Andrew Dodgshun wrote:
paul wheaton wrote:Andrew,
Did you see "The Food Cure"?
I haven’t watched the film but I am very familiar with the Gerson protocol. I’ve come across all sorts of things in my time in paediatric oncology. Gerson, alkaline diet, fasting, intermittent fasting, macrobiotic, vegan, multivitamins, garlic, megadose vitamin C, aromatherapy etc etc etc.
I have had a number of patients where there were no more conventional options for cure pursue these things. Every one died. Every. One. Not one patient I have been involved with has done the Gerson protocol and lived. There’s also an increasing literature around treatment abandonment to pursue these things. Again the numbers are shocking. Patients with curable cancers die for lack of appropriate therapy.
First, of course, everybody that you have helped has died or will die. We all die. I think what you were getting at was that they would have lived longer if not from dying when they did of cancer.
I know that when I had my gallstone event, it was clear that they wanted to pop that gallbladder out immediately. The idea of any other path seemed silly. One doctor was willing to say that I can dodge gallstones through diet, but nobody has ever done it. Every patient of hers that has ever tried that path had another gallstone attack and then did the surgery. Every last one. All. 100%. Absolute. And here I am, two and a half years later and I still have my gallbladder and I haven't had an issue.
Not the same as cancer. Not the same as childhood cancer.
I've just met so many people that have beat cancer with nothing but diet and/or environment changes. Including Helen Atthowe - and we recorded some podcasts about that. But those people are adults. And that data is anecdotal.
So childhood cancer: it was in the movie. I think it was five adults and one infant. And they all made it past the five year mark after the cancer was discovered. My understanding is that that is considered the mark for being a cancer survivor.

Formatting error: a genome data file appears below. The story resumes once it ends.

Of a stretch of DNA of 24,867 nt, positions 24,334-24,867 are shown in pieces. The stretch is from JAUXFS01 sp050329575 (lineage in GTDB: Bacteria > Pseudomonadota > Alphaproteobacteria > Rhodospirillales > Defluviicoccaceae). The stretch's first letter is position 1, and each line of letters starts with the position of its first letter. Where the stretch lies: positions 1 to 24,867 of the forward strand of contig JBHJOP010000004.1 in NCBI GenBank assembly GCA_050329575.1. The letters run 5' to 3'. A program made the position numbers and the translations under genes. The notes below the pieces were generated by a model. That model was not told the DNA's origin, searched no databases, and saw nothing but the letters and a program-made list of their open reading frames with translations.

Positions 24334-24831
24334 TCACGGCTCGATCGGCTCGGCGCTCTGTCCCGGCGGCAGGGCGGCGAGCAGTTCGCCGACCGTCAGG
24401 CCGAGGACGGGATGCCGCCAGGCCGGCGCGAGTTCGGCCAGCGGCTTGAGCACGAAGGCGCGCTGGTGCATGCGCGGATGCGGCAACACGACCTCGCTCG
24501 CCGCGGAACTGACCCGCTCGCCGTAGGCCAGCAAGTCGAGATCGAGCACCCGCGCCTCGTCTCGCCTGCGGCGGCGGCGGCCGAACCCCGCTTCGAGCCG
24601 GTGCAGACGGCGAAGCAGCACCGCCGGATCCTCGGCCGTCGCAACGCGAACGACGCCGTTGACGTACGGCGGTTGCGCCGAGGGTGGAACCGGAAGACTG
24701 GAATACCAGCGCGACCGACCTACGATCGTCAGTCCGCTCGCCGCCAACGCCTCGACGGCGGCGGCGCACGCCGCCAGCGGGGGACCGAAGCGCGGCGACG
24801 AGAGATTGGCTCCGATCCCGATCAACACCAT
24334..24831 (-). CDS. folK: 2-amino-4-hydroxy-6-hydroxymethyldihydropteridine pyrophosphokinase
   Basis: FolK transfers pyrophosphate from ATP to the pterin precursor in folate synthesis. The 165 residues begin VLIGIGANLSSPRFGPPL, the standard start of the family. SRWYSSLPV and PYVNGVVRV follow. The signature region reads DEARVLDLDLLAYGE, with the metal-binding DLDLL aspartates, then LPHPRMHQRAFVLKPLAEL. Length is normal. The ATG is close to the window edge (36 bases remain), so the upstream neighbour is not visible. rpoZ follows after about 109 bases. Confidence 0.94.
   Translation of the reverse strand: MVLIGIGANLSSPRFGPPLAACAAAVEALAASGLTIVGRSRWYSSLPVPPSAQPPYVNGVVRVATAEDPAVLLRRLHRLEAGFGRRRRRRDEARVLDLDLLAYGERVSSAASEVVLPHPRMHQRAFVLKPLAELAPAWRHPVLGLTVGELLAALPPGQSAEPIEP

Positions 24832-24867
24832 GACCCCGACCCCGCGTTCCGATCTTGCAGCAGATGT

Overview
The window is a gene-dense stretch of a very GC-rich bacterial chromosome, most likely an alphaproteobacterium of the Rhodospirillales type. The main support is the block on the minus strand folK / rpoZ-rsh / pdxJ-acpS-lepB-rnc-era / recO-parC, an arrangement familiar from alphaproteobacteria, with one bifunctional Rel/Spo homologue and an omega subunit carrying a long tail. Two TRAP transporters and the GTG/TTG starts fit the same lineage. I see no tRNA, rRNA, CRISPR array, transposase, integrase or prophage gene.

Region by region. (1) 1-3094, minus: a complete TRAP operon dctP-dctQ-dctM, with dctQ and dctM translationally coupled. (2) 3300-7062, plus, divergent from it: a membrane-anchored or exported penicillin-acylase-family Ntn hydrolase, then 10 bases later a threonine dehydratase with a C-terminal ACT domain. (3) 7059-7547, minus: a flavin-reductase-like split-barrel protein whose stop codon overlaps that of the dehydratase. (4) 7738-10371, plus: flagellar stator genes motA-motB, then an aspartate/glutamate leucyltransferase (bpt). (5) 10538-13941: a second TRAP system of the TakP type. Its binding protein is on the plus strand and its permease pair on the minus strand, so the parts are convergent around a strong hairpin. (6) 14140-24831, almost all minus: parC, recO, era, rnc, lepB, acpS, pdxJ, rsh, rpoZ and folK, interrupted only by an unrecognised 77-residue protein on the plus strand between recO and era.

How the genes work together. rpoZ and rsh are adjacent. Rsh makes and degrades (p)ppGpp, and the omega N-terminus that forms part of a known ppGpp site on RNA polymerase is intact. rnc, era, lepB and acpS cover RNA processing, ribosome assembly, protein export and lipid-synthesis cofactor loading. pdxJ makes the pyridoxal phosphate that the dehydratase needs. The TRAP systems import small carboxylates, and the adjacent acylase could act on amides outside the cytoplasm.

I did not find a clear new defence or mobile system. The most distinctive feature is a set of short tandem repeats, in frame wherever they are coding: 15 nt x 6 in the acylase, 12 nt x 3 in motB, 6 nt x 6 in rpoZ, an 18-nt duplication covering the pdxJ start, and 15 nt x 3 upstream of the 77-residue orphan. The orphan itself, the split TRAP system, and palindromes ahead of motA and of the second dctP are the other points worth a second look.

And then there is "The Beautiful Truth".
I am reminded of how most of the world is utterly certain that it is not possible to go to mars - until somebody has gone to mars, written a white paper about it, and that white paper has been published in a reputable journal.
It seems that nearly all of my life is doing stuff that is "impossible". And there will be a long parade of people lined up to tell me that I am wrong. And then I try ... and there have been a lot of things I have accomplished that were previously thought "impossible" and there are a lot of things where the lesson was that I was wrong.
It sounds like confirmation that I want to try something that has not been tried. And the odds, according to one professional (decorated?) pediatric oncologist, are against me. I suspect that 98% of all pediatric oncologists will say the same thing: slim to no chance of this bearing any fruit.
Solving childhood cancer in two steps:
step 1: cancer comes from carcinogens. Known and unknown. All people everywhere need to reduce the collective carcinogens in their life by 85%.
step 2: people will not eliminate carcinogens from their life as a sacrifice. But they will do it if there is a benefit. We need to find those benefits and tell everybody.
And I'm still gonna try. And it might be a hundred years after the both of us are dead that the final results are in: that I was a fool and wasted my time, or my work was the pre-cursor to the good stuff.
I have a philosophy that I believe will cure childhood cancer. I am going to try to create that environment - and I suspect that no sane person will subject their sick child to my natural world with polyculture food from a rich soil. And if there were, I suspect that every layer of government will prevent any children with cancer to come within a county mile of my place. But, at the moment, I am allowed to grow a garden and build natural buildings. So I will. And maybe 40 years from now there will be a million similar places and the white papers will flow ...